This staging falls on the 20th anniversary of the phone call informing you that you were HIV positive. What was the process like writing for a modern audience, but going back in time to relive that experience?

The feelings you have when you’re told you’re HIV positive haven’t changed. For me then and for anyone now, it’s scary, difficult, and numbing. I was told over the phone, with no regard to my feelings. I don’t want anyone else to be alone when they feel what I felt when I received my positive HIV diagnosis. I’m part of a service community at My House that is committed to standing with people from testing, to diagnosis, and through treatment, until they are ready to live—really live—with HIV.

 

There are a number of maternal influences in the story, from Mother Earth and Mother Energy, to the mothers who raised you. What sort of emotions does that maternal presence help bring out in the story?

My mother was there when I received the news of being HIV positive. She was my strength and my life until she died. When she died, I was lost. I had to find a new way to live. I knew how to live my life as HIV positive with my mother supporting me, but I didn't know how to cope with HIV without her. I begin to see the mother energy around me. Women were there to support me with the mother energy that my mother had given me. Women, maternal energy, helped me not to give up on treatment and to continue in the fight to live and help others to live.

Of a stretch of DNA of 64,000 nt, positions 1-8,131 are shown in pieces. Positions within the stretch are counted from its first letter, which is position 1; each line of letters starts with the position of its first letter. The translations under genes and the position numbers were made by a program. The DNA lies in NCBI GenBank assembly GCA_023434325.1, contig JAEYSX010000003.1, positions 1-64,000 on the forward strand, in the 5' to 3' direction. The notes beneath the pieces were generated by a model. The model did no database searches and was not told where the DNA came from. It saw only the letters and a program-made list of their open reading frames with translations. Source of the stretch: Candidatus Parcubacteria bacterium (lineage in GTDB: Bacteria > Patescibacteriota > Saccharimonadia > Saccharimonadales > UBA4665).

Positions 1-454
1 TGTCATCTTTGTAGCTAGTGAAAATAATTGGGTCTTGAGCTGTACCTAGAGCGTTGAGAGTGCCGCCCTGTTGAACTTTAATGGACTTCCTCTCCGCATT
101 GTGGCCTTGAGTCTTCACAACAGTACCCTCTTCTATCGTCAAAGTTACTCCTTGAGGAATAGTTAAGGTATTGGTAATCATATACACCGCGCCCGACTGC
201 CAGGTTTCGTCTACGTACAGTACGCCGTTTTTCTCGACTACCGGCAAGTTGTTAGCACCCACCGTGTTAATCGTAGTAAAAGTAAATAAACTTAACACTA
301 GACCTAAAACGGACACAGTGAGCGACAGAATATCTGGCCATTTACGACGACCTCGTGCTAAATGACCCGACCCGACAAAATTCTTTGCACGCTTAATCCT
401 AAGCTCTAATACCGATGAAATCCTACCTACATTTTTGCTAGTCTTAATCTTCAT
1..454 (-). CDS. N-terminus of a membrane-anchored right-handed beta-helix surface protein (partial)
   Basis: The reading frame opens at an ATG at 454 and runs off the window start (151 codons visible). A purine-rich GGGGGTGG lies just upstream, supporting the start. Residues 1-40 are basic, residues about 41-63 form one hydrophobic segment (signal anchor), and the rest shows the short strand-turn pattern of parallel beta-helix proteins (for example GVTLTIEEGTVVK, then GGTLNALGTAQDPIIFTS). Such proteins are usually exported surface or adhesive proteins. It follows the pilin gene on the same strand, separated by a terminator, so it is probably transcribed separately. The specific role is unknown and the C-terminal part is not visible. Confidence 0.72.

This production has plenty of moments of fun and levity - it seems like all of the actors have a good sense of humor - and they use it to build a connection with the audience. How did you go about striking the balance between light-hearted laughter and striking a serious tone?

Laughter is good for the soul. You have to find a balance between getting a serious point across, and giving the audience something to smile about. I do that by being honest with myself and by realizing that even in our mistakes, we can find humor. Even in our heartache, find the humor. Humor helps us let go of the hurt, remember who we are, and focus on how we want others to remember us. Even though life has its hard moments, it fun to be alive!

 

What would you like the audience to take away from this production?

I want people to leave knowing what it means when they hear, “We’ve got to get to ZERO.” I want people to leave having made a commitment to get to ZERO.

We are at a pivotal moment in history. We can change the world. So many people have died from a disease that once left us feeling powerless. However, with today’s advancements, we can get to ZERO. We start by having the conversation. We create the action plan, revise the action plan, and we never lose sight of the goal. It will take all of us to get to ZERO. ZERO HIV infections. ZERO AIDS related deaths ZERO racism. We can get to ZERO; we can make it if we try.

 

The free production of WE SHALL LHiV 2:ZERO will take place Oct. 12 at 7 p.m. at Wightman Chapel at Scarritt Bennett Center. The production will feature a special appearance by Nashville in Harmony.